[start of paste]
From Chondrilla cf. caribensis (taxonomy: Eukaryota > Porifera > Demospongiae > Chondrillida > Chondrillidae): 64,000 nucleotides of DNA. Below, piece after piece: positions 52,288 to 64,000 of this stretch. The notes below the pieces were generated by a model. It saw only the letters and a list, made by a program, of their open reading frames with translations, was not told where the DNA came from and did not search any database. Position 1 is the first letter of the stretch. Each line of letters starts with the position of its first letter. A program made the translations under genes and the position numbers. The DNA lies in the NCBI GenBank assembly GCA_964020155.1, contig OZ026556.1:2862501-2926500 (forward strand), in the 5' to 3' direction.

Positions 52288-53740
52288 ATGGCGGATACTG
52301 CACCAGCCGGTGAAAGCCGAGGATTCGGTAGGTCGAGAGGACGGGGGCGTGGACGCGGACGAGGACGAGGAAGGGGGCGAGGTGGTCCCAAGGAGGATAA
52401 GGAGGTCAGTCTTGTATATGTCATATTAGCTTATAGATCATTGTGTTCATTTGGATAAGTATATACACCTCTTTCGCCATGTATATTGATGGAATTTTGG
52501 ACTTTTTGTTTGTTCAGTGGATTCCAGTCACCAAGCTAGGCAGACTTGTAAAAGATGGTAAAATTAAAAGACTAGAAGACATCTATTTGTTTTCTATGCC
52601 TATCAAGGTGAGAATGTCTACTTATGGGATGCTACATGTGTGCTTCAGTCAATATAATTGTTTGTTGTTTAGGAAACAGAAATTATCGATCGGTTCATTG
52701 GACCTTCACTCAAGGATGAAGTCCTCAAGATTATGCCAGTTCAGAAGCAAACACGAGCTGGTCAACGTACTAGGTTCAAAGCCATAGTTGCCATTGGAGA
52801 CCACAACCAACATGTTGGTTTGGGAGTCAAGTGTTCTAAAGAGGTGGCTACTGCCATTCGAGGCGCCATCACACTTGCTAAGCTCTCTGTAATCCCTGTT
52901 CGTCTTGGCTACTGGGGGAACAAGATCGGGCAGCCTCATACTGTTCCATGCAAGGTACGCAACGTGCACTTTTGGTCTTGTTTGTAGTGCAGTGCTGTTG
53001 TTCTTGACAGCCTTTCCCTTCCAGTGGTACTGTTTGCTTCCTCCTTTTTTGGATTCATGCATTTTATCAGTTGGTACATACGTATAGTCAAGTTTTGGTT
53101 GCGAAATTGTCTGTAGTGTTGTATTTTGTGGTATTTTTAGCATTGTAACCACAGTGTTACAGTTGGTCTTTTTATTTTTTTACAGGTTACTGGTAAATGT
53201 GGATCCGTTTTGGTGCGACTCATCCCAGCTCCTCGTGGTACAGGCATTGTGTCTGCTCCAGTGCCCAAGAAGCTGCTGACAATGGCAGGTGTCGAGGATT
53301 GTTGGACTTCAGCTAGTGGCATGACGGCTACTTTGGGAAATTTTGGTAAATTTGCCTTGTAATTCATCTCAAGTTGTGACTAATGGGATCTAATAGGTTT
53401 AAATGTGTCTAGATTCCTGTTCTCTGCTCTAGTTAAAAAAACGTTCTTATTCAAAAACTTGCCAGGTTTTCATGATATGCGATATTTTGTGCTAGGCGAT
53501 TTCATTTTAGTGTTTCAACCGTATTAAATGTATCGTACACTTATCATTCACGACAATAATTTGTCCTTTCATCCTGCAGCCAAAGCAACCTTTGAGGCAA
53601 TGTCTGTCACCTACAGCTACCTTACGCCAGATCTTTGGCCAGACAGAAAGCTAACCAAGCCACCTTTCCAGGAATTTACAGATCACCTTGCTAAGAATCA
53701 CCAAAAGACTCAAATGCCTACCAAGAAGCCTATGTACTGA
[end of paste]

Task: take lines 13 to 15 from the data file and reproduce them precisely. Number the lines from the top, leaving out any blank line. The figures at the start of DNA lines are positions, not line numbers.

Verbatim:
53201 GGATCCGTTTTGGTGCGACTCATCCCAGCTCCTCGTGGTACAGGCATTGTGTCTGCTCCAGTGCCCAAGAAGCTGCTGACAATGGCAGGTGTCGAGGATT
53301 GTTGGACTTCAGCTAGTGGCATGACGGCTACTTTGGGAAATTTTGGTAAATTTGCCTTGTAATTCATCTCAAGTTGTGACTAATGGGATCTAATAGGTTT
53401 AAATGTGTCTAGATTCCTGTTCTCTGCTCTAGTTAAAAAAACGTTCTTATTCAAAAACTTGCCAGGTTTTCATGATATGCGATATTTTGTGCTAGGCGAT